(For fourty years, George Murray was the chief crime repor...)
For fourty years, George Murray was the chief crime reporter for the leading Hearst paper in Chicago. He witnessed the "Bloody Twenties", and gives up portraits of all its notorious gangsters, relates many stranger-than-fiction anecdotes of crime and corruption, murders, beatings, and torture, and introduces all the crooked politicians and judges who reaped fortunes in the shadow of Al Capone's Chicago. The story begins with the burial of Al Capone and continues to focus on how the infamous Chicago boss continued to influence his successors. Here are the stories of men like Jake Guzik, Murray Humphreys, Big Bill Thompson, Willie Bioff, and Slim Alex-who they were and how they carried on Capone's legacy of crime.
Murray studied in public schools in St. Louis.
Murray began his career as an editor of New Generation magazine. In 1933, he became a cub reporter at the Herald and Examiner newspaper. There, he worked with many of the characters about whom he later wrote. In the late 1930s, Jesse wrote his first play "Townsend Goes to Town" for the Works Progress Administration-sponsored Federal Theatre.
Also he wrote more than a dozen others, three of which - "Son of the South", "Off the Record" and "Johnny on a Spot" played on Broadway. Murray went to Austria after World War II, serving first as editor of Weiner Kurier, an American-owned newspaper there and later as press attache at the American Embassy in Vienna.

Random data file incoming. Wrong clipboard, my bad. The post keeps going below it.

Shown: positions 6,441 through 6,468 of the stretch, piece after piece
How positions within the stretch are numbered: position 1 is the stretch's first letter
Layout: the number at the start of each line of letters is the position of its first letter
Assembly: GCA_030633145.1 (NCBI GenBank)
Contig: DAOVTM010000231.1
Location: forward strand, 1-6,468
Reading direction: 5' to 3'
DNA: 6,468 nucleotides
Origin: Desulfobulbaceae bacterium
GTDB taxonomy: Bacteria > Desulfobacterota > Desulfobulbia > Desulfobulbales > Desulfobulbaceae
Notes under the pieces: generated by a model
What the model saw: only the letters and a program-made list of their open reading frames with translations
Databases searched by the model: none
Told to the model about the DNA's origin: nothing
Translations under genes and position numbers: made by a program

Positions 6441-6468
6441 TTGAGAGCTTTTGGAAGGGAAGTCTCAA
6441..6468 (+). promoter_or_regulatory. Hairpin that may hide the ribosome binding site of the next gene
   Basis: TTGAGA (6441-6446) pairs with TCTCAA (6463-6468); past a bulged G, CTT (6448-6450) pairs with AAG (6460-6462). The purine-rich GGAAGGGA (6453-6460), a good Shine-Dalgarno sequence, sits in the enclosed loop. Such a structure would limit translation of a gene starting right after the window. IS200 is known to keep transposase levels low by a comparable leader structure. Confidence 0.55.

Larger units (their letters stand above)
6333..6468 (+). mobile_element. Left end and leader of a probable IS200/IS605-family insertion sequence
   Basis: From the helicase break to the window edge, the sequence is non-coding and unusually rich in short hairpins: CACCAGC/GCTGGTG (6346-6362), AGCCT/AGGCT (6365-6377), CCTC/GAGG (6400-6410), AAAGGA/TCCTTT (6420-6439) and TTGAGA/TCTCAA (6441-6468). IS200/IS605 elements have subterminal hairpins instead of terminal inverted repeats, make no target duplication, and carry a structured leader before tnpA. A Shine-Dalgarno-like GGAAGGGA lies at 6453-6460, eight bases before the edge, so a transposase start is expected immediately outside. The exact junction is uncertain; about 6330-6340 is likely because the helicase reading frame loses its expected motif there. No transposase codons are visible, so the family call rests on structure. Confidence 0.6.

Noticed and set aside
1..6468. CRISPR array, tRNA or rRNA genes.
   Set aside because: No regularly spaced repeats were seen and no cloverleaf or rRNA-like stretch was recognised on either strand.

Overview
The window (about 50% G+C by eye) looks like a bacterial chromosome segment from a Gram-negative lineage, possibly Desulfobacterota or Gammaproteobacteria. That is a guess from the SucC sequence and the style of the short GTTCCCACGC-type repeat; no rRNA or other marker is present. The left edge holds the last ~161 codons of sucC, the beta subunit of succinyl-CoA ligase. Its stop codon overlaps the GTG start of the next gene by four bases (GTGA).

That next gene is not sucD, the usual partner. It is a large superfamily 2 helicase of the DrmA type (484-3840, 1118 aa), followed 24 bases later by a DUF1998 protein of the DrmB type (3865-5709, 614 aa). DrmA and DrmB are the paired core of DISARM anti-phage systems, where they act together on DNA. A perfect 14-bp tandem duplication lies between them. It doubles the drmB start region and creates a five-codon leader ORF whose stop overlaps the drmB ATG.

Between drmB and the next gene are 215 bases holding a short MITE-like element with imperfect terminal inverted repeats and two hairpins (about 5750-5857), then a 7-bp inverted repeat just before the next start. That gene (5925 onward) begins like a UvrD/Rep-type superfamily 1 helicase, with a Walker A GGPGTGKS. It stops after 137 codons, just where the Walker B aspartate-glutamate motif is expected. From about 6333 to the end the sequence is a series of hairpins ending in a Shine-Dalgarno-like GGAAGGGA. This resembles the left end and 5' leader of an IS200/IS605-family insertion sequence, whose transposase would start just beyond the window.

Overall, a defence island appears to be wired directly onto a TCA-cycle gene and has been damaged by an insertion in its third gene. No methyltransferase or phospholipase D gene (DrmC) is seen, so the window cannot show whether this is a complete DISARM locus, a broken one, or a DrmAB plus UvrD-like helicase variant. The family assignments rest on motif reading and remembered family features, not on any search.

In 1953, he returned to the United States and began writing the daily column "George Murray's Chicago" for the Chicago American. He stayed with the newspaper after its purchase by the Tribune and worked as a reporter, editor and rewrite man as the paper underwent several name changes, becoming Chicago Today in 1969.
After his retirement from Chicago Today in 1971, he became a resident of Eureka Springs, Arkansas.
(For fourty years, George Murray was the chief crime repor...)1975
On October 16, 1948 Jesse Murray married Virginia Mae Suechting. They union produced 2 children and seven grandchildren.